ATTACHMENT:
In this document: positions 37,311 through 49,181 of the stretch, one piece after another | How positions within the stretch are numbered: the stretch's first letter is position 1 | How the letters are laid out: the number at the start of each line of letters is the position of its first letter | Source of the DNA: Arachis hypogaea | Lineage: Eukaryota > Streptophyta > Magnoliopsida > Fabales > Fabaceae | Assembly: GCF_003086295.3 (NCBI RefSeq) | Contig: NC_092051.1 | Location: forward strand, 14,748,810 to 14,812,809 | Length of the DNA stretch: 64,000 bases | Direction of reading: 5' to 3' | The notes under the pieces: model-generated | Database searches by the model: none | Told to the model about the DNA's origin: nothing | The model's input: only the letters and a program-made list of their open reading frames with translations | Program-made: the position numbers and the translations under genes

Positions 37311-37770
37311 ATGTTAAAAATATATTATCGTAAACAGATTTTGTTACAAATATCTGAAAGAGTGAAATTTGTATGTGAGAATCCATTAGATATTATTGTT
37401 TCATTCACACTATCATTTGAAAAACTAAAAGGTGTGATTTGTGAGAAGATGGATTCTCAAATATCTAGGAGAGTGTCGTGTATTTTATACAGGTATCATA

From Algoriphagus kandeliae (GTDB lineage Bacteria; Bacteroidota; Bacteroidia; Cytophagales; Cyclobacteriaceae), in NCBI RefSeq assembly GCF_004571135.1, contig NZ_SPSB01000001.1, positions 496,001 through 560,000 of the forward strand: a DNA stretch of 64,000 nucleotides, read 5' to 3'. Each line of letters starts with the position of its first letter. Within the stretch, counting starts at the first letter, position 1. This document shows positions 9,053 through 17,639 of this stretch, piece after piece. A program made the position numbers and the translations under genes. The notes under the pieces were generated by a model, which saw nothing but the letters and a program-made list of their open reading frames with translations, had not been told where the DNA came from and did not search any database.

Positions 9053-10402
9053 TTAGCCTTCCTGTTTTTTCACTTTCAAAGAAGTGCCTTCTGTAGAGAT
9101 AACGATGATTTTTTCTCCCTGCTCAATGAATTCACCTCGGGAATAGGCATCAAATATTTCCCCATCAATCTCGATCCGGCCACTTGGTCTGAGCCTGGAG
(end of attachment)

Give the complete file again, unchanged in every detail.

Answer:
In this document: positions 37,311 through 49,181 of the stretch, one piece after another | How positions within the stretch are numbered: the stretch's first letter is position 1 | How the letters are laid out: the number at the start of each line of letters is the position of its first letter | Source of the DNA: Arachis hypogaea | Lineage: Eukaryota > Streptophyta > Magnoliopsida > Fabales > Fabaceae | Assembly: GCF_003086295.3 (NCBI RefSeq) | Contig: NC_092051.1 | Location: forward strand, 14,748,810 to 14,812,809 | Length of the DNA stretch: 64,000 bases | Direction of reading: 5' to 3' | The notes under the pieces: model-generated | Database searches by the model: none | Told to the model about the DNA's origin: nothing | The model's input: only the letters and a program-made list of their open reading frames with translations | Program-made: the position numbers and the translations under genes

Positions 37311-37770
37311 ATGTTAAAAATATATTATCGTAAACAGATTTTGTTACAAATATCTGAAAGAGTGAAATTTGTATGTGAGAATCCATTAGATATTATTGTT
37401 TCATTCACACTATCATTTGAAAAACTAAAAGGTGTGATTTGTGAGAAGATGGATTCTCAAATATCTAGGAGAGTGTCGTGTATTTTATACAGGTATCATA

From Algoriphagus kandeliae (GTDB lineage Bacteria; Bacteroidota; Bacteroidia; Cytophagales; Cyclobacteriaceae), in NCBI RefSeq assembly GCF_004571135.1, contig NZ_SPSB01000001.1, positions 496,001 through 560,000 of the forward strand: a DNA stretch of 64,000 nucleotides, read 5' to 3'. Each line of letters starts with the position of its first letter. Within the stretch, counting starts at the first letter, position 1. This document shows positions 9,053 through 17,639 of this stretch, piece after piece. A program made the position numbers and the translations under genes. The notes under the pieces were generated by a model, which saw nothing but the letters and a program-made list of their open reading frames with translations, had not been told where the DNA came from and did not search any database.

Positions 9053-10402
9053 TTAGCCTTCCTGTTTTTTCACTTTCAAAGAAGTGCCTTCTGTAGAGAT
9101 AACGATGATTTTTTCTCCCTGCTCAATGAATTCACCTCGGGAATAGGCATCAAATATTTCCCCATCAATCTCGATCCGGCCACTTGGTCTGAGCCTGGAG